How can I troubleshoot connectivity to an Amazon RDS instance that uses a public or private subnet of a VPC?
Last updated: 2019-04-10
I am having trouble connecting to my Amazon Relational Database Service (Amazon RDS) DB instance. How can I troubleshoot connectivity issues in a public or private subnet of an Amazon Virtual Private Cloud (Amazon VPC)?
Amazon RDS databases can be launched in the public or private subnet of a VPC. Connection problems can be caused by an incorrect VPC configuration or by configuration or connectivity issues on the client that you are connecting from.
To resolve these issues, see the following resolutions depending on your environment.
My instance is in a public subnet, and I can't connect to it over the internet from my local computer
This issue can occur when the Publicly Accessible property of the instance is set to No. To check whether an instance is publicly accessible, you can use the Amazon RDS Console or the AWS Command Line Interface (AWS CLI).
To change the Publicly Accessible property of the Amazon RDS instance to Yes:
1. Verify that your VPC has an internet gateway attached to it and that the inbound rules for the security group allow connections.
2. Open the Amazon RDS console.
3. Choose Databases from the navigation pane, and then select the DB instance.
4. Choose Modify.
5. Under Network & Security, choose Yes for Public accessibility.
6. Choose Continue.
7. Choose Modify DB Instance.
Note: You don't need to choose Apply Immediately. For more information about how Apply Immediately can affect downtime, see Using the Apply Immediately Parameter.
My instance is in a private subnet, and I can't connect to it from my local computer
You can resolve this issue by using a public subnet. When you use a public subnet, all the resources on the subnet are accessible from the internet. If this solution doesn't meet your security requirements, use AWS Site-to-Site VPN. With Site-to-Site VPN, you configure a customer gateway that allows you to connect your VPC to your remote network.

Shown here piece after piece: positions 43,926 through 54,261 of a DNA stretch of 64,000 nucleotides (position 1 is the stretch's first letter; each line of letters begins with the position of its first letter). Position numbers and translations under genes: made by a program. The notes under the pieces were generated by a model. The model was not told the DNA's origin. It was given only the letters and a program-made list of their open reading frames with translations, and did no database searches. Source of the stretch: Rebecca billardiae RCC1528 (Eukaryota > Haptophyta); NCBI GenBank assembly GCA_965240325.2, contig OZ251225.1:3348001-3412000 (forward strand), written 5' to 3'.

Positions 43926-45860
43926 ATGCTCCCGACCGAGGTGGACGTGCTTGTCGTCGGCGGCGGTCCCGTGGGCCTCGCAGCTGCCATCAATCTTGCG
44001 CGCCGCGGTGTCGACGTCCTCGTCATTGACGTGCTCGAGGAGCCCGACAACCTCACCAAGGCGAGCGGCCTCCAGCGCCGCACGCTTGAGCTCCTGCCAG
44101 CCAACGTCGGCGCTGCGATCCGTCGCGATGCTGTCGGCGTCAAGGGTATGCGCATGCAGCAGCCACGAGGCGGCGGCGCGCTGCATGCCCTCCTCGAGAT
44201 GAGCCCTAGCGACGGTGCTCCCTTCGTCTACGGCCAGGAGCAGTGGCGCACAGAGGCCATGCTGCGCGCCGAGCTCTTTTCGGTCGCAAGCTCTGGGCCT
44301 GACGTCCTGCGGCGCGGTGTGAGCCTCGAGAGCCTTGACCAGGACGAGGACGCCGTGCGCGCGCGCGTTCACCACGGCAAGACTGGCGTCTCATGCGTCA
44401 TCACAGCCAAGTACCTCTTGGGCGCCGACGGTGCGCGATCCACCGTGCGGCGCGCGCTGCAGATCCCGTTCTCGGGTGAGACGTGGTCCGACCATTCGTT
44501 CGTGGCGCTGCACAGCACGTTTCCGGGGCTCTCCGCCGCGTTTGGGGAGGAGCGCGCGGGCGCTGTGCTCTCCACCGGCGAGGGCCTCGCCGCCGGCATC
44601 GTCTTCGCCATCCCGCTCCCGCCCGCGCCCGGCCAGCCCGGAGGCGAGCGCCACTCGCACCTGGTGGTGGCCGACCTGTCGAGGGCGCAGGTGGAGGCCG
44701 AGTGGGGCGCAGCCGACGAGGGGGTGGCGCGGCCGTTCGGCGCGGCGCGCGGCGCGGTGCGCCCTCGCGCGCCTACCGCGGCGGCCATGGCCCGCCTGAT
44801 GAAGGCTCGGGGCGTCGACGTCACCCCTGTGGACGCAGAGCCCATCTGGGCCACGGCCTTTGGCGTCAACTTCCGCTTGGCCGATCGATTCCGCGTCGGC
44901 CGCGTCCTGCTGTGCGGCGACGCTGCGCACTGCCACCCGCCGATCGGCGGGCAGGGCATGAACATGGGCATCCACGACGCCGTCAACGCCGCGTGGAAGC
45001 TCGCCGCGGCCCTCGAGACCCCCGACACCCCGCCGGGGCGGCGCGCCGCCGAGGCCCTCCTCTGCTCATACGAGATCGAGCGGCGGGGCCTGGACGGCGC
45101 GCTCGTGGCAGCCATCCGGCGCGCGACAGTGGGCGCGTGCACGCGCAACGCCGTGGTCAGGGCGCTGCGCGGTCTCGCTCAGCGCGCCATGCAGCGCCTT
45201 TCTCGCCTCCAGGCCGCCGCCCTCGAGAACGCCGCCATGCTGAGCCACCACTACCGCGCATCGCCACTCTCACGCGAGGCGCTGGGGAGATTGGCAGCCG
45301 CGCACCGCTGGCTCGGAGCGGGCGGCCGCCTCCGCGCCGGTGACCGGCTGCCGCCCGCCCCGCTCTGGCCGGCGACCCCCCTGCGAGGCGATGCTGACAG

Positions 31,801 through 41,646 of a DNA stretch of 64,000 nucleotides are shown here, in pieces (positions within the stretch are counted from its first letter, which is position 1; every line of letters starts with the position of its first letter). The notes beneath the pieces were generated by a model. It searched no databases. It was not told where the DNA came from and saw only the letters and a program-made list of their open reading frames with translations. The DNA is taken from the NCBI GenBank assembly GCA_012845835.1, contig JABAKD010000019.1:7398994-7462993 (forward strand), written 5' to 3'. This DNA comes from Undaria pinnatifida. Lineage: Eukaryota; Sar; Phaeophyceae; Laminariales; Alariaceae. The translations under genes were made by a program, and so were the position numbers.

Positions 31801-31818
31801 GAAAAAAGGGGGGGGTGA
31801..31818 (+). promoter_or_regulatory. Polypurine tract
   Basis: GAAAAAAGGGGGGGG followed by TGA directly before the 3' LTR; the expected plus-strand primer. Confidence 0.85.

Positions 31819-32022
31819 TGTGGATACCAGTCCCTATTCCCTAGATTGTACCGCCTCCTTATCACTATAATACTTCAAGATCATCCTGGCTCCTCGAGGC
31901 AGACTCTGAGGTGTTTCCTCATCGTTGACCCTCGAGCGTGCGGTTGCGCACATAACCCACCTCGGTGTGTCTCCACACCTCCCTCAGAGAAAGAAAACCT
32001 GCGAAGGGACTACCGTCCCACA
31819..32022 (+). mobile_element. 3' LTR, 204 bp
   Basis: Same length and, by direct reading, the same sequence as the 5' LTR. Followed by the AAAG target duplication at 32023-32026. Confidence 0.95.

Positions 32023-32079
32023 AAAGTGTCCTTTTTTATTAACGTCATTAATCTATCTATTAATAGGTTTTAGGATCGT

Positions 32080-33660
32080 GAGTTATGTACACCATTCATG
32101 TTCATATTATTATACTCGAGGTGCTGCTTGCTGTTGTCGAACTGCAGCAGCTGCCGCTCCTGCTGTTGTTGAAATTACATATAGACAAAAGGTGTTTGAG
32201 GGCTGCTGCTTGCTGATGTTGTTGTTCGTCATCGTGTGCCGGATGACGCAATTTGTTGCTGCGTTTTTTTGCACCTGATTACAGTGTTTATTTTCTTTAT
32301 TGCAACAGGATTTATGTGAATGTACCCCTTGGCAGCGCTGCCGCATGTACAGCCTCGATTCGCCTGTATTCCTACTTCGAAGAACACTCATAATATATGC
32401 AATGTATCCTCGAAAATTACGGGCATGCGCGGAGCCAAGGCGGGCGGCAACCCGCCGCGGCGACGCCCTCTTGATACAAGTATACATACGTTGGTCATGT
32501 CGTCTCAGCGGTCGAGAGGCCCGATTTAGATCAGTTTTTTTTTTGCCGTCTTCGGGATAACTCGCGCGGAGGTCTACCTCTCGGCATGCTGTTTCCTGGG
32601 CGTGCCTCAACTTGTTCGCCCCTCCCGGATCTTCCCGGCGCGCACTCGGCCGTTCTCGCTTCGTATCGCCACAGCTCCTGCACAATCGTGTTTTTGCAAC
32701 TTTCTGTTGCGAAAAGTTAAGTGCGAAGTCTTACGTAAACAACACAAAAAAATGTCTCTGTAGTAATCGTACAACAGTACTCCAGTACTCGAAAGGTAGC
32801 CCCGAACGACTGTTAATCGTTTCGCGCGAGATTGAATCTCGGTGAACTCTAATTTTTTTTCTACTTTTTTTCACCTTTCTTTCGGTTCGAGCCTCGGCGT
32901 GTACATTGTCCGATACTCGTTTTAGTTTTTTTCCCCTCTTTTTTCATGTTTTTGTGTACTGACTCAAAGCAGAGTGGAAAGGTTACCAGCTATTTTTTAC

To switch to a public subnet:
1. Open the Amazon RDS console.
2. Choose Databases from the navigation pane, and then choose the DB instance.
3. From the Connectivity & Security section, copy the endpoint of the DB instance.
4. Perform an nslookup to the DB instance endpoint from an EC2 instance within the VPC. See the following example output:
nslookup myexampledb.xxxx.us-east-1.rds.amazonaws.com Server: xx.xx.xx.xx Address: xx.xx.xx.xx#53 Non-authoritative answer: Name: myexampledb.xxxx.us-east-1.rds.amazonaws.com Address: 172.31.xx.x
5. After you have the private IP address of your DB instance, you can find the subnet in which the DB instance resides based on the CIDR.
6. Open the Amazon VPC console, and then choose Subnets from the navigation pane.
7. Choose the associated subnet, and in the Description pane, choose the Route Table.
8. Choose Actions, and then choose Edit routes.
9. Choose Add route, and then enter the following:
For IPv4 traffic, enter 0.0.0.0/0 in the Destination box, and then select the internet gateway ID in the Target list.
For IPv6 traffic, enter ::/0 in the Destination box, and then select the internet gateway ID in the Target list.
10. Choose Save.
Important: If you change a subnet to public, this makes other instances in the subnet also accessible from the internet if the instances have an associated public address.
If the instance still isn't accessible after following these steps, check to see if the instance is Publicly Accessible by following the steps in My instance is in a private subnet, and I can't connect to it from my local computer.
My DB instance can't be accessed by an Amazon Elastic Compute Cloud (Amazon EC2) instance from a different VPC
Create a VPC peering connection between the VPCs. A VPC peering connection allows two VPCs to communicate with each other using private IP addresses.
Important: If the VPCs are in the same AWS account, be sure that the IPv4 CIDR blocks do not overlap.
4. On the EC2 instance, test the VPC peering connection by using a networking utility. See the following example:
nc -zv <hostname> <port>
If the connection is working, the output will look similar to the following:
$ nc -zv myexampledb.xxxx.us-east-1.rds.amazonaws.com 5439 found 0 associations found 1 connections: 1: flags=82<CONNECTED,PREFERRED> outif en0 src xx.xxx.xxx.xx port 53396 dst xx.xxx.xxx.xxx port 5439 rank info not available TCP aux info available Connection to myexampledb.xxxx.us-east-1.rds.amazonaws.com port 5439 [tcp/*] succeeded!